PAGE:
Attractions in Germany: Kolner Dom: Cologne’s geographical and spiritual heart – and its single-biggest tourist attraction is Kolner Dom. Construction began in 1248 in the French Gothic style but proceeded slowly and was eventually halted in 1560 when funds ran out. King Friedrich Wilhelm IV finally led to its completion in 1880. It is a Unesco World Heritage Site since 1996.
The Dom is Germany’s largest cathedral and must be circled to truly appreciate its dimensions. Note how its lacy spires and flying buttresses create a sensation of lightness and fragility despite its mass and height.
Schloss: Heidelberg’s ruined Schloss is one of the most romantic spots in Germany. Its tumultuous history, lonely beauty and changing moods helped inspire the German Romantic movement two centuries ago.
Schloss Charlottenburg: The grandest of Berlin’s surviving royal pads consists of the main palace and three smaller buildings dotted around the lovely palace park. Highlights include opulently furnished private royal apartments, richly festooned festival halls, collections of precious porcelain and paintings by French 18th-century masters and lots of silver, vases, tapestries and other items representative of a royal lifestyle.
Englischer Garden: The sprawling English Garden is among Europe's biggest city parks – bigger than even London's Hyde Park and New York's Central Park and a favourite playground for locals and visitors alike.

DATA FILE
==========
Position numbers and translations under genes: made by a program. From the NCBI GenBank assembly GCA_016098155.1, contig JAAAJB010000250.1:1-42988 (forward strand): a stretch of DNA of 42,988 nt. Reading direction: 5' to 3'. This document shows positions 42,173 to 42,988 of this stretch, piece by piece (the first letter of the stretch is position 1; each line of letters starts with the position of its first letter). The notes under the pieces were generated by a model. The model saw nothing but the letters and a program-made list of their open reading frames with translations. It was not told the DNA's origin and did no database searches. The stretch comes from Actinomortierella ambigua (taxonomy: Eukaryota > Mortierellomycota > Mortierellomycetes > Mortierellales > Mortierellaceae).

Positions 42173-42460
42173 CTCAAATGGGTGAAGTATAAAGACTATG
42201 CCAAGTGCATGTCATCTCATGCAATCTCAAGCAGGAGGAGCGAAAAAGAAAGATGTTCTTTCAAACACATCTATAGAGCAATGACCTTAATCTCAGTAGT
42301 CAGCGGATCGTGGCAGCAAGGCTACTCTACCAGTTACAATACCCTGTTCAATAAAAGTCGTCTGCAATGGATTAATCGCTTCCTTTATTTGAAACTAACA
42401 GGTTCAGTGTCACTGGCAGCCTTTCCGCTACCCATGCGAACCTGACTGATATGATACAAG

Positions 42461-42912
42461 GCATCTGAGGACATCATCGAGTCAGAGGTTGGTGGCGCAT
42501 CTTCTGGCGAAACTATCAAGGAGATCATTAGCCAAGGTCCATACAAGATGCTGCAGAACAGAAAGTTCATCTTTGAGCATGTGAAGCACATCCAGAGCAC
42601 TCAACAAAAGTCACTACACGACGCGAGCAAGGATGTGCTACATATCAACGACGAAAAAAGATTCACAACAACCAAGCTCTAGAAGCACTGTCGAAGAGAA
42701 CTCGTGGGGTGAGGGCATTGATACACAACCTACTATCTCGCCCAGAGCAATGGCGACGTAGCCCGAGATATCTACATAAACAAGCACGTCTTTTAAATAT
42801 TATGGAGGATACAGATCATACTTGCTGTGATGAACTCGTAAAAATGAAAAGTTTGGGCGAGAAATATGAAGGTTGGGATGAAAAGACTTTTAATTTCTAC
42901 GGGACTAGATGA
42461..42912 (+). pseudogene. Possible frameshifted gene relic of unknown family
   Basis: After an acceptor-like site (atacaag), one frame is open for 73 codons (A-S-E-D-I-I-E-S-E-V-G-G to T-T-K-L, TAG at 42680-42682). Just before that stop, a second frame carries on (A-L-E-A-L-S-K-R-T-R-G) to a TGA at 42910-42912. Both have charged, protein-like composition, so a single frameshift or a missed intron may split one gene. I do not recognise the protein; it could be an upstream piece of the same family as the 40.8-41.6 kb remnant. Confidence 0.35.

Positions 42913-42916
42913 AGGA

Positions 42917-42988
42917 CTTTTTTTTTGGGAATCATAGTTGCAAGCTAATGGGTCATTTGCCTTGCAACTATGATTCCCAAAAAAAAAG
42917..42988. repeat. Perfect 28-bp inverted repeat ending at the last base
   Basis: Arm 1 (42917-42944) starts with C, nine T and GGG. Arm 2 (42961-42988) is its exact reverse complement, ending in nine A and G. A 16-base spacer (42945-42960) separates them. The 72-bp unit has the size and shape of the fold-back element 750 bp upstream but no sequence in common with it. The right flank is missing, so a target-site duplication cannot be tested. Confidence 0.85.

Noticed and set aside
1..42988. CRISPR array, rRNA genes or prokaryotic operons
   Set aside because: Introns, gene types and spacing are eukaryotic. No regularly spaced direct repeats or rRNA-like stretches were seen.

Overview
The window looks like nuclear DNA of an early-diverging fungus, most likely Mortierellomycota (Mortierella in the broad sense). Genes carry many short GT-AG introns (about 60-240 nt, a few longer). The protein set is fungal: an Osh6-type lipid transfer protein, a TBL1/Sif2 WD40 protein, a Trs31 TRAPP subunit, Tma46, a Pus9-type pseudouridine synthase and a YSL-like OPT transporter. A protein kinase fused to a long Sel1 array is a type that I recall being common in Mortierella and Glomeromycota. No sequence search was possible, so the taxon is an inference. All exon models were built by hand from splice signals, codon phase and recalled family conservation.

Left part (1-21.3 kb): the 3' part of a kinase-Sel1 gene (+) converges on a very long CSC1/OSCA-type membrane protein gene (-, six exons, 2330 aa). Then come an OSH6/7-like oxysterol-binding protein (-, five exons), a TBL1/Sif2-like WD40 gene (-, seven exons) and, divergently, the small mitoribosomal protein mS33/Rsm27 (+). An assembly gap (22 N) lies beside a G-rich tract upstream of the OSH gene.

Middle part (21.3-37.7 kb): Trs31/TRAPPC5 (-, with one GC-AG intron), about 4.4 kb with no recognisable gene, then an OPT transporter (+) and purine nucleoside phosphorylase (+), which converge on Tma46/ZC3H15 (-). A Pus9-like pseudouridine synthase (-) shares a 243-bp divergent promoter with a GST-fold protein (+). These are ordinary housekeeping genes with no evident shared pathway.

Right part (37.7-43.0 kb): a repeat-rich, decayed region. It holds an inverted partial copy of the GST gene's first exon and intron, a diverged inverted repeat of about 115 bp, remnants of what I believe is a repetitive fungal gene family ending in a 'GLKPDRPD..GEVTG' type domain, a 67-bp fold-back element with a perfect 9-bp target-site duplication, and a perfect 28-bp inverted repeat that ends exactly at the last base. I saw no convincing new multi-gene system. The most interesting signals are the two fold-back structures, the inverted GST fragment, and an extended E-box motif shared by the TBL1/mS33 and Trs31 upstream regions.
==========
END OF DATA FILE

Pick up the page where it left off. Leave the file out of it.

Berlin Wall: The Berlin Wall was a barrier that divided Berlin from 1961 to 1989, constructed by the German Democratic Republic starting on 13 August 1961.
Museum Island: It is an Island in Berlin, Germany. Museum Island is the name of the northern half of an island in the Spree river in the central Mitte district of Berlin, Germany, the site of the old city of Colln.
Dresden Frauenkirche: The Dresden Frauenkirche is a Lutheran church in Dresden, the capital of the German state of Saxony. Located at the Neumarkt, 01067 Dresden, Germany.
Heidelberg Castle: Heidelberg Castle is a famous ruin in Germany and landmark of Heidelberg. The castle ruins are among the most important Renaissance structures north of the Alps.
Europa-Park: Europa-Park is the largest theme park in Germany and the second most popular theme park resort in Europe, following Disneyland Paris. Europa-Park is located in Rust, in south-western Germany, between Freiburg and Strasbourg, France.
Deutsches Museum: The Deutsches Museum in Munich, Germany, is the world's largest museum of science and technology, with approximately 1.5 million visitors per year and about 28,000 exhibited objects from 50 fields of science and technology.
Main Tower: Main Tower is a 56-storey, 200 m skyscraper in the Innenstadt district of Frankfurt, Germany. It is named after the nearby Main river. The building is 240 m when its antenna spire is included.
Alte Oper, Frankfurt: The original opera house in Frankfurt is now the Alte Oper, a concert hall and former opera house in Frankfurt am Main, Germany.
Legoland Deutschland Resort: Legoland Deutschland is a Legoland park located in Günzburg in southern Germany, roughly half way from Munich to Stuttgart, which opened in 2002. It is 43.5 hectares in area, and it is one of the four most popular theme parks in Germany.